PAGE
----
There is no minimum requirement for authorised or paid-up capital for Hong Kong companies. Usual authorised share capital is HKD10,000.00 divided into 10,000 shares of HKD1 each. The shareholders’ liability is limited only to the paid-up capital, which usually equals HKD 2. Share capital can be denominated in currencies other than Hong Kong dollars. Bearer shares and no par value shares are not permitted.
Hong Kong companies must have at least two shareholders, individual or corporate, resident in Hong Kong or not. There is a public shareholders register in Hong Kong and full details of shareholders (names, addresses, and occupation) appear on public file. Anonymity can be retained by using nominee shareholders. In this case, the ultimate beneficial owner of the shares is not required to be disclosed to the authorities.
Management of Hong Kong companies is undertaken by directors. The minimum number of directors is two and they can be natural persons or bodies corporate, residents of Hong Kong or not. Again, full details of directors (names, residential addresses and passport details) are filed with the public directors’ register.
Hong Kong companies must also appoint a secretary who can be individual or corporate, but must be resident in Hong Kong. The secretary is responsible to the Companies Registry for administrating the company’s statutory records.
Every Hong Kong company must hold an annual general meeting within 18 months of incorporation and at least once every calendar year thereafter to receive accounts and appoint officers. Meetings of shareholders and directors can be held either in Hong Kong or abroad pursuant to the directors’ or shareholders’ resolution.
Each year the company registered in Hong Kong must prepare and file with the Companies Registry an annual return which gives details of the current directors and shareholders who have held shares in the company at any time during the year. Annual return must be filed with the Companies Registry within 42 days of the annual general meeting of the company. In case of non-compliance, the Companies Registry may strike the company off from the Register.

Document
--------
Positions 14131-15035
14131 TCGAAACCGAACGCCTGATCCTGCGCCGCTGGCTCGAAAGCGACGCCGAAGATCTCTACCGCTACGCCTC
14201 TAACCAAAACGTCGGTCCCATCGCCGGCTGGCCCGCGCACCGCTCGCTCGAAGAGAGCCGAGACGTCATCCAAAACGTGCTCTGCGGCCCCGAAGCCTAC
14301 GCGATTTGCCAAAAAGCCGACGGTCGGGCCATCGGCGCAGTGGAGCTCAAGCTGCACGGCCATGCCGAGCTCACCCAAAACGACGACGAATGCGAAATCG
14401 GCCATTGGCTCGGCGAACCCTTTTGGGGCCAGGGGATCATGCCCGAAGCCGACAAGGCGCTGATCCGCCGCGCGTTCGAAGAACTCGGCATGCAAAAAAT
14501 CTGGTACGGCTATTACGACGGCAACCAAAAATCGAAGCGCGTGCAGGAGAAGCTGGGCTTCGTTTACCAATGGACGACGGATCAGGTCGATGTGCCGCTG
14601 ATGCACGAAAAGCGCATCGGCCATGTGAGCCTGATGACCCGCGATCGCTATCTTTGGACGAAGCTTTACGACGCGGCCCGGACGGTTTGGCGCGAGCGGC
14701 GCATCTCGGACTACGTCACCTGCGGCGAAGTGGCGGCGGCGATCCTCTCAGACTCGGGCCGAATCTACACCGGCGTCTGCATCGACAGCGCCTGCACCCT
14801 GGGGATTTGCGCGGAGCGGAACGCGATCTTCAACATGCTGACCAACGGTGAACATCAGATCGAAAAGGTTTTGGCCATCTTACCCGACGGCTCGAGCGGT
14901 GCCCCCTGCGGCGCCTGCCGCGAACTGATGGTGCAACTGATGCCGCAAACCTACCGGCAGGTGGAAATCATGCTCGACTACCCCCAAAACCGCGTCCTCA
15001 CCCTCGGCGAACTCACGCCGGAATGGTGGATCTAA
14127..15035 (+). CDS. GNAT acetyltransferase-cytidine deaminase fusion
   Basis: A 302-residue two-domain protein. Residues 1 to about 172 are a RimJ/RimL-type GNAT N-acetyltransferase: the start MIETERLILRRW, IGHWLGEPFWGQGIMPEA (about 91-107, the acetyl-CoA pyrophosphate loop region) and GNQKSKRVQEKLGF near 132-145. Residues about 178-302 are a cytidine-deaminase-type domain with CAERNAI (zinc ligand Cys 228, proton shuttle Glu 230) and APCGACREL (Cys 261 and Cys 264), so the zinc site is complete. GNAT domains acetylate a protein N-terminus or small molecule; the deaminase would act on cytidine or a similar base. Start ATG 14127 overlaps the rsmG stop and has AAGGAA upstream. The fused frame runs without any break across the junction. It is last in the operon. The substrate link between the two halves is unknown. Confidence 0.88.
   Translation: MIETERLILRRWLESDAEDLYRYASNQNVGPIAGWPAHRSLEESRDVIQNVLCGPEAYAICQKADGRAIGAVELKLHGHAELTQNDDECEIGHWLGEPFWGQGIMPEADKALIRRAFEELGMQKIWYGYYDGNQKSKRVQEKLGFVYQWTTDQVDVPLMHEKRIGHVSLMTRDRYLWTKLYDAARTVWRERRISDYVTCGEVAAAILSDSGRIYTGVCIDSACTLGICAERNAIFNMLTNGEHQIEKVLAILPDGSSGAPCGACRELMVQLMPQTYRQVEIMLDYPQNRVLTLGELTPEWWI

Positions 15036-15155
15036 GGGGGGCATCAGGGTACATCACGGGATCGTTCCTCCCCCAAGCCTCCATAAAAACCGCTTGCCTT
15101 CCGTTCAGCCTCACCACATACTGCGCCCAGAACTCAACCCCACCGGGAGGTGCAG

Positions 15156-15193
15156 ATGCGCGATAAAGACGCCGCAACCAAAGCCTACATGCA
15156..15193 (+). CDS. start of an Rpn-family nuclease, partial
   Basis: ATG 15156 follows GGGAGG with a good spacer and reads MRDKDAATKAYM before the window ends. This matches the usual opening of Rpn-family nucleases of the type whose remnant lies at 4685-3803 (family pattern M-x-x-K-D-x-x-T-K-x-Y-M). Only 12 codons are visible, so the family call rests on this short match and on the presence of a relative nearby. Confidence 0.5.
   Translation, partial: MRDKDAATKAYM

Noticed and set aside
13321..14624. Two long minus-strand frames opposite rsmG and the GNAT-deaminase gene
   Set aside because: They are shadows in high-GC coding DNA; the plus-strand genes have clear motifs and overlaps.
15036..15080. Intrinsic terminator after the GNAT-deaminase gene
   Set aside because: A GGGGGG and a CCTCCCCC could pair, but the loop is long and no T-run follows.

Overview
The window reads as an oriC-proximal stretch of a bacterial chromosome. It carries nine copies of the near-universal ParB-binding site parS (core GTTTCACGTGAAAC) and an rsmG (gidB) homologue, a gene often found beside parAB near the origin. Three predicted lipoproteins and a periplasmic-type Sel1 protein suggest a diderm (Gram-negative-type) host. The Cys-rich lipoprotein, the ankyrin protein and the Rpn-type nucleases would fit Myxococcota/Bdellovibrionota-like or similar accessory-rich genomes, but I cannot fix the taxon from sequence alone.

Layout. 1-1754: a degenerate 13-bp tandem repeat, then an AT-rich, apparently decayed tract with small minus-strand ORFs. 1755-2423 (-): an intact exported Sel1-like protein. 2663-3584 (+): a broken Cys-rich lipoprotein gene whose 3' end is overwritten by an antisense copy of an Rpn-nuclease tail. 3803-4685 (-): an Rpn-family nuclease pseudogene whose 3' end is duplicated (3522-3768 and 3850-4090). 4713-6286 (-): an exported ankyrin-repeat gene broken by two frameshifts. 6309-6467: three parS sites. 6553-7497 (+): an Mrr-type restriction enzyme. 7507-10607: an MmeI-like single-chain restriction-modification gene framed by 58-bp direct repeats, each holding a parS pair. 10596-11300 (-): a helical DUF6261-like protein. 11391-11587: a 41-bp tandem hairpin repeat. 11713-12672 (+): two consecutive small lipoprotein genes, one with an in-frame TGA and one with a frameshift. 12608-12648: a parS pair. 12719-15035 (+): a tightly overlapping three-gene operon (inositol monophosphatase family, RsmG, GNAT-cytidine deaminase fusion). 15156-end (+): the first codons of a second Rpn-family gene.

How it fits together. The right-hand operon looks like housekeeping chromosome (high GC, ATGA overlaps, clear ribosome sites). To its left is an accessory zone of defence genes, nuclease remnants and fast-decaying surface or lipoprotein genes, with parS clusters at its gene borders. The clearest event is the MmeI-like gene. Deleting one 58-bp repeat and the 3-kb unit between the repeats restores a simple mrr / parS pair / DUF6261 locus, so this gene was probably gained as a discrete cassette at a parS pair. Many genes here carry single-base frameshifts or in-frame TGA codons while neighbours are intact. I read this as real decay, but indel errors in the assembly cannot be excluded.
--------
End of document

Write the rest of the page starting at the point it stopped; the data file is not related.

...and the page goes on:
In addition, every company must annually prepare and submit its audited accounts to the Inland Revenue Department (accounts must be audited by a locally qualified auditor). This requirement is obligatory, irrespective of whether or not the company had any dealings. In such case, a “negative tax-return” must be prepared which does not need to be certified by an auditor. Annual return filing fee is USD 50. In case of non-compliance, the Inland Revenue Department may take criminal court proceedings against the company.
Every year each company must pay a business registration fee of approximately USD 350 which is due by the 15 th day of the next month from the company’s date of incorporation. If payment is not made within 3-4 months, penalties will apply.
There are three main direct taxes in Hong Kong: profits tax, salaries tax and property tax. Hong Kong does not impose any payroll, turnover, sales, value-added or capital gains taxes.
Hong Kong profits tax is only levied on income and profits derived from a trade, profession or business carried on in Hong Kong, i.e. the principle of Hong Kong profits tax is based on the source of income rather than on tax residency. Income sourced elsewhere, even remitted to Hong Kong, is not subject to Hong Kong profits tax. Profits tax is currently levied at the rate of 17.5%.
Hong Kong companies make two payments of profits tax during the tax year. The first payment consists of 75% of the provisional tax for the current year plus 100% of the final payment for the preceding year. The second payment equals 25% of the provisional tax for the current year. The timing of payments is determined by assessment notices, sent generally during November to April of the tax year.
Tax returns are issued to taxpayers by the Inland Revenue Departments on 1 April, the day after the tax year ending on 31 March. Generally, a tax return should be completed and returned within one month of issue accompanied by relevant audited financial statements.
Hong Kong has no double tax treaties with any country (except a limited treaty with the USA relating to shipping matters only and with China regarding Hong Kong residents working in the mainland). However many countries provide their companies with unilateral tax credit relief for the tax paid in Hong Kong. Hong Kong does not tax on the principle of world-wide income.